Martha Jefferson Randolph to Septimia A. Randolph (Meikleham)

I have staid from church dear Septimia for the express purpose of answering your letter. I am not surprised at your predilection for the catholic faith; at your age I believed most religiously that it was the only road to heaven, and looked forward with fear and terror to the possibility of never again having it in my power to profess my self a member of that church which I beleived the true, and orriginial one: my affection for my father prevented my taking any step at so early an age without his approbation, he asked of me, what I ask of you, do nothing precipitately, if after your judgement is matured you find it necessary for your happiness to enter embrace the catholic church faith you will find no opposition from me. but at your age the immagination, and our fears, are all alive, and the judgement which depends upon experience, and reflection [. . .] is entirely unformed: listen to the arguments on both sides without fear, knowing as you do your own sincerity in the search of truth, wait a few years till you see what the result will be, and then decide according to your conscience—confession I do not object to because the self examination to which it obliges us [. . .] leads to a knowledge of our self the more rigid as we dare not admit vanity or pride to bias one the true and sincere statement exposision, which we must humble our selves to make, without indulgence, or partiality to our weaknesses. and that thorough examination and knowledge of self to which it leads, enables us to be upon our guard, to wach watch, & correct our faults besetting sin. but I must acknowledge that I see nothing of it in the bible, of course that is one of the additions to Christ’s orriginal doctrines. a beleif in the trinity which we think was no doctrine of his, but added by one of the councils 300 years after him, is essential to the most monstrous article of their creed, the transubstantiation. what a degrading idea of the almighty creator and ruler of the Universe, to suppose that he would transform himself into a little bit of wafer to be eaten, and digested by his creatures. and although there is but one god yet most assuredly according to their belief every communion day their there must be thousands, for all over the world where catholicks are taking it, each has his own god, father son and holy ghost, the body & blood of our saviour along with it, in his stomach at the same time. and of what use is such a miracle if it were possible? for those who do not believe in it are equally followers of Christ, and eat the bread in remembrance of the last supper which he took with his apostles. his miracles had all some definite purpose. he gave sight to the blind, restored the use of their limbs to the cripple, and raised the dead from the tomb, in presence of thousands, that seeing his supernatural powers they might know that his mission was a divine one they saw those miracles with their eyes, and their there was a reason for them; but when the catholick priest tells us that he has converted a chalice full of wafers in to so many gods we have only his word for it, for to our eyes they are still but wafers, and for what has he done this miracle,? that [. . .] like cannibals we might eat our God. the idea to me is not only absurd, and disgusting, but absolutely blasphemous. [. . .] and we can only receive it in our minds by a sacrafice of our reason & common sense. those that are brought up in that opinion from their infancy when impressions are deepest, and who are taught that it is impious to reason upon those the opinions subject, that every doubt is a temptation of Satan, are afraid to use the reason that God has given them [. . .] their purgatory is a rational modification of hell, where the punishment is said to be eternal, but still I am forced to admit that there is no authority for it in the new testament the catholicks say that theirs is the true faith to which christ made the promise “that the gates of hell shall not prevail against her” if we take the promise on a broader basis and suppose it to be made to the christian religion at large, of which the catholic is only a sect, it is much more conformable to reason, for certainly the catholicks have added so much to the simple doctrines of Christ that it bears very little resemblance to the d[. . .] orriginal system as we find in it in the new testament, which is the basis upon which every sect has built up a code according to the character of their reformer or other circumstances—a strait forward sincerity in our opinion, or if they are unsettled a sincere desire for truth is all that [is] required of us as to faith. strict morality, the controul of our passions, is equally a part of religion designated by the term “good works” Mr Greenwood said very justly there was no such thing as religion without morality. that “religion was virtue and virtue was religion.” if we are in error after having done every thing in our power to come at the truth we cannot in common sense believe that a just God will punish us for the weakness of an understanding which he himself gave us, and which we can only use make the best use of accou according to our powers. if we seek not to flatter or deceive ourselves he will never punish us for the want of that judgement which he alone could give us. I think it is a duty to cultivate the talents he has given us, and to improve them by reading and other means; but infalibility is not demanded of short sighted imperfect beings like us, let us feel that we have acted to the best of our judgement and rest assured that nothing more can be required of us—I have written you a hurried scrawl dear Septimia upon a very important subject; but it is better to send this than run the risk of losing the opportunity by copying it over and methodising what I have said. I write as I speak, but the repititions and incorrect modes of expression which do not strike us in [. . .] conversation make a bad appearance of on paper. however I write not for the critick but for my dear children, who will excuse in ellegancies of expression and carelessness of diction. I will still repeat what I said in the beginning of my letter if after a few years your still persevere I shall not oppose any step that your maturer judgement may approve, and no difference of opinion can diminish the love I shall always feel for you. and if as our saviour says “In My fathers house are many apartments” so must there be many roads leading to that house—now with regard to Mrs White, she has been uniformly kind and attentive to us, she may be deserve what the world says of her, but I would not be the one to “throw the first stone” I never would take the lead in [. . .] hunting a fellow creature out of society and making desperate one who may yet recover. I would certainly visit her, and very particularly Mr Hayne. I am bound to South Carolina in gratitude for every thing of comfort that we possess. if her political opinions are wrong I am sorry for it, but our concern is with her kind acts to us, not her defective politics. old Mrs Findlay also I think the girls should visit, Mrs Wayne they will of course and when they do visit any friends of mine particularly those I have mentioned I wish to be kindly and respectfully mentioned to them. if Mr Davis who is the bearer of this letter can take charge of it I should be glad to have My fur cape sent to me. it is too small for a cape but large enough for the present fashion of muffs into which shape I can for a trifle have it altered and I dont know a greater comfort in cold weather. if there are any small pieces too small for other purposes they might be sent to help out, but it is not necessary I once begged Cornelia to look in My little red wri morocco writing case for a quire of poetry in Ellens writing. I wish particularly that she would get it & send it by Mr Davis; it is a part of a collection that she means to have bound. the battle of hohenlinden is in it I do not recollect any other piece; I left the key with her. I will certainly write to John’s wife and am very glad that Mary suggested it to me, for I had not thought of it before and should have been very sorry for the omission. I am glad you see Louisa Lear again she is a sweet amiable girl and very well worth cultivating Ellen says I must tell you that at fifteen she too had strong notions of catholicism but that she had outgrown them all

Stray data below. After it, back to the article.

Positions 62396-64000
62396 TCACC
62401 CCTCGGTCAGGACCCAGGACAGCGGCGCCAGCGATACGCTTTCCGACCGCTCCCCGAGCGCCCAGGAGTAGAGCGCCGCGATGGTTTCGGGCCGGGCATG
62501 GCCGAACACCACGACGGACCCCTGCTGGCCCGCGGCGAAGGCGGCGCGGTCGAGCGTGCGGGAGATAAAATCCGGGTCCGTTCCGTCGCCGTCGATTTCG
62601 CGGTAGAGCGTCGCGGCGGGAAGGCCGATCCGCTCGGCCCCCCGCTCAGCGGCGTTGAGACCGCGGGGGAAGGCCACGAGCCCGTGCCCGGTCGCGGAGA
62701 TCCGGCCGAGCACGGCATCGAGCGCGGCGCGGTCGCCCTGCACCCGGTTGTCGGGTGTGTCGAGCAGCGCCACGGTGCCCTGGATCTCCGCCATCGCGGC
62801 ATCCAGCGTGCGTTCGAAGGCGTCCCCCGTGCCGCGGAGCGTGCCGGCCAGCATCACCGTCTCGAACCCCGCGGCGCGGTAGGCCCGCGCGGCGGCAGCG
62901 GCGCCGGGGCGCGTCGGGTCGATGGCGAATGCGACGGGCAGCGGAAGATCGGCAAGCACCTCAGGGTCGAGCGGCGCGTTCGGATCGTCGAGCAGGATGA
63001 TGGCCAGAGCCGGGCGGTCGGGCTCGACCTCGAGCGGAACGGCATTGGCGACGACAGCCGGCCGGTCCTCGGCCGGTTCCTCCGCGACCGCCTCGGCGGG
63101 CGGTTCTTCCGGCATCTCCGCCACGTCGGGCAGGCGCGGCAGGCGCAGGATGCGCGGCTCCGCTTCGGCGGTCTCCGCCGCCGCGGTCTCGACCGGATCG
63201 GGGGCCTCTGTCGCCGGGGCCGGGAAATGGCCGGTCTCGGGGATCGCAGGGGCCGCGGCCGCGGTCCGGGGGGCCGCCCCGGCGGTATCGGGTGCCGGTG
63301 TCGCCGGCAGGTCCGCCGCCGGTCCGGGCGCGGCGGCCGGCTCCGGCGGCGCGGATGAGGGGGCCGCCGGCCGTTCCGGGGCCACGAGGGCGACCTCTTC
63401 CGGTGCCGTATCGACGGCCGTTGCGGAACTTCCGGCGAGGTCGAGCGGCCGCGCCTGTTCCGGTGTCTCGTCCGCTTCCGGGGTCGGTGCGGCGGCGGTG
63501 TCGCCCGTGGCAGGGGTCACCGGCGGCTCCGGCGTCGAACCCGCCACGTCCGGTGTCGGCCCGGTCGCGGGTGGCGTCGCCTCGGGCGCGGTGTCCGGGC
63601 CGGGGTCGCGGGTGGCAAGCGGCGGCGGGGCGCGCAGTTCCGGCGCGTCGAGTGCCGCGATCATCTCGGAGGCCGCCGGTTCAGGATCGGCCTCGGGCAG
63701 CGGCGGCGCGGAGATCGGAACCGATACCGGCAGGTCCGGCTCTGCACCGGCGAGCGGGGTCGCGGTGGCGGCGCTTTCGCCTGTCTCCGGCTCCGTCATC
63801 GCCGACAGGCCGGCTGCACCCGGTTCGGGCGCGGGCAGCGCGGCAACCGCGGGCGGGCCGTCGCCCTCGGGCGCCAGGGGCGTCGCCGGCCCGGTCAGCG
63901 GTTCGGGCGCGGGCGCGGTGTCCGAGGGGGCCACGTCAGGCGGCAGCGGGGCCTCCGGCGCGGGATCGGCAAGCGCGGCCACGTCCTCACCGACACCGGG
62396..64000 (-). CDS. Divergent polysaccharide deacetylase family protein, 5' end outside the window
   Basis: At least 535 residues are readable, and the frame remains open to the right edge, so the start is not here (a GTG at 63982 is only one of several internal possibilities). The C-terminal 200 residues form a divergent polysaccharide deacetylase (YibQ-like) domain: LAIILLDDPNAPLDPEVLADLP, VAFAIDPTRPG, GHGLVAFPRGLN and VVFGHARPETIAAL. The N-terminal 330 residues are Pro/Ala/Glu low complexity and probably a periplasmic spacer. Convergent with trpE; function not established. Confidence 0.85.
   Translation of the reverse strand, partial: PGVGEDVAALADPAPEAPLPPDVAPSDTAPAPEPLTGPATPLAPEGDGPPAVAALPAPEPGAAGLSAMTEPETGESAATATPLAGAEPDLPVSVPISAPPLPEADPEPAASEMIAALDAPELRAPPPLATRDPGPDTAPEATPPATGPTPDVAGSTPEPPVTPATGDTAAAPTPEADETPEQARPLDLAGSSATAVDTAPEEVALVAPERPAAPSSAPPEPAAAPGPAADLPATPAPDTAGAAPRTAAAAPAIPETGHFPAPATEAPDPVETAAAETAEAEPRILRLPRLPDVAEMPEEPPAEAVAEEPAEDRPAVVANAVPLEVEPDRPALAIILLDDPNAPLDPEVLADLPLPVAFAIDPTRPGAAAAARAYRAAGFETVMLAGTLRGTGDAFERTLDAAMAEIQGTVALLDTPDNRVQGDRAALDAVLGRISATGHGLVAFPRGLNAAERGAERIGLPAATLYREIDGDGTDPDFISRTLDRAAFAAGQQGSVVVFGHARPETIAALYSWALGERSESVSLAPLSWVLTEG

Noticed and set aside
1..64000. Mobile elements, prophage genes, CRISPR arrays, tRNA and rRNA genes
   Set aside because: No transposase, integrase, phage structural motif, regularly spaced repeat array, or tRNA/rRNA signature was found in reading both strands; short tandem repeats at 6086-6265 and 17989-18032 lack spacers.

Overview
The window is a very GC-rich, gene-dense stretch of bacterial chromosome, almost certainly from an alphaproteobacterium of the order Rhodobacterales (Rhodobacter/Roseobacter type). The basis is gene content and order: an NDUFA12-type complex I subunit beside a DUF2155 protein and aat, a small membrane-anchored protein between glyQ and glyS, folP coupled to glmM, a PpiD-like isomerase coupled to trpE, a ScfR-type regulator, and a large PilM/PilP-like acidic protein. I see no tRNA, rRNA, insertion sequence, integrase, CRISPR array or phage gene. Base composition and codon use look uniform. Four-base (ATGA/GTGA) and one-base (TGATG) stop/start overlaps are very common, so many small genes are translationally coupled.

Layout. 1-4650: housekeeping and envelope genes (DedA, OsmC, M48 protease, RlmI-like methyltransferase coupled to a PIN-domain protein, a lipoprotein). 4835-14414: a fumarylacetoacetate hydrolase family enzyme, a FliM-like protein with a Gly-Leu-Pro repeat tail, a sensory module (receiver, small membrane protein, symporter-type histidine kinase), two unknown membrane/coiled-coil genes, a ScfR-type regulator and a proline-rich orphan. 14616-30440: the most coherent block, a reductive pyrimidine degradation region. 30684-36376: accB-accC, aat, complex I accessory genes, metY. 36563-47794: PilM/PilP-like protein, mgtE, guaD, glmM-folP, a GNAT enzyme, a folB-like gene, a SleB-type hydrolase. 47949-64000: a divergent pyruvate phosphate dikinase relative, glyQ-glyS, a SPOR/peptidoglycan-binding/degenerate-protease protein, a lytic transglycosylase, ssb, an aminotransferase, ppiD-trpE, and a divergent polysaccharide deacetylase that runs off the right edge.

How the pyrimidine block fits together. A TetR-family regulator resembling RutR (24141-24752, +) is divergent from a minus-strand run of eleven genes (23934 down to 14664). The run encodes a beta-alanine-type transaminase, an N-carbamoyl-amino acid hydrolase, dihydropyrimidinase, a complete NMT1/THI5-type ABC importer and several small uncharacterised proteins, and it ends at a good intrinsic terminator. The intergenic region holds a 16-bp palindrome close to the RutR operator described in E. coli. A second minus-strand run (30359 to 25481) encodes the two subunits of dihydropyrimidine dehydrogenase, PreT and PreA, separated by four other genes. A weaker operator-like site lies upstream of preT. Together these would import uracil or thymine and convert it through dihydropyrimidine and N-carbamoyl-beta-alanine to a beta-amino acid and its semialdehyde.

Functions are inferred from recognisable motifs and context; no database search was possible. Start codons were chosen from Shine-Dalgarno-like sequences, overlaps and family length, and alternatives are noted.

with regard to Sally I should think Cornelia had better dispose of her in Washington to any body that will treat her well or send her to Virginia where she would at any rate hire for [. . .] some trifle but I would not keep her if I were she. adieu dear daughter give My love to Your dear sisters & brothers, in which George and Ellen join. Nell sends hers to Martha kiss the children all for me and remember me to our kind friends & Neighbours the Vails &Lears & Smiths and if Mrs Swift has returned remember me to her particularly she was very kind and attentive to me on our journey and waited upon me pretty much as one of you would have done her manners are rather blunt but I beleive her kind in fact adieu again dearest believe me ever and unalterably your affectionate Mother

this letter will be delivered by Mr Isaac P. Davis a friend of Nicholas’s he will of course visit him I hope Lewis also will call upon him & any attention to him will be very grateful to Ellen to whom he has been very attentive since Joseph’s absence

RC (ViU: Septimia Anne Randolph Meikleham Papers); damaged at folds; unsigned; in the hand of Martha Jefferson Randolph; dateline above postscript; addressed: “To [M]iss Septimia Randolph care of N P. Trist Washington D.C. Mr Davis

Poet Thomas Campbell’s hohenlinden (1803), was inspired by a decisive battle between the French Army and Bavarian and Austrian forces at Hohenlinden, or Linden, near Munich, Germany, in early December 1800.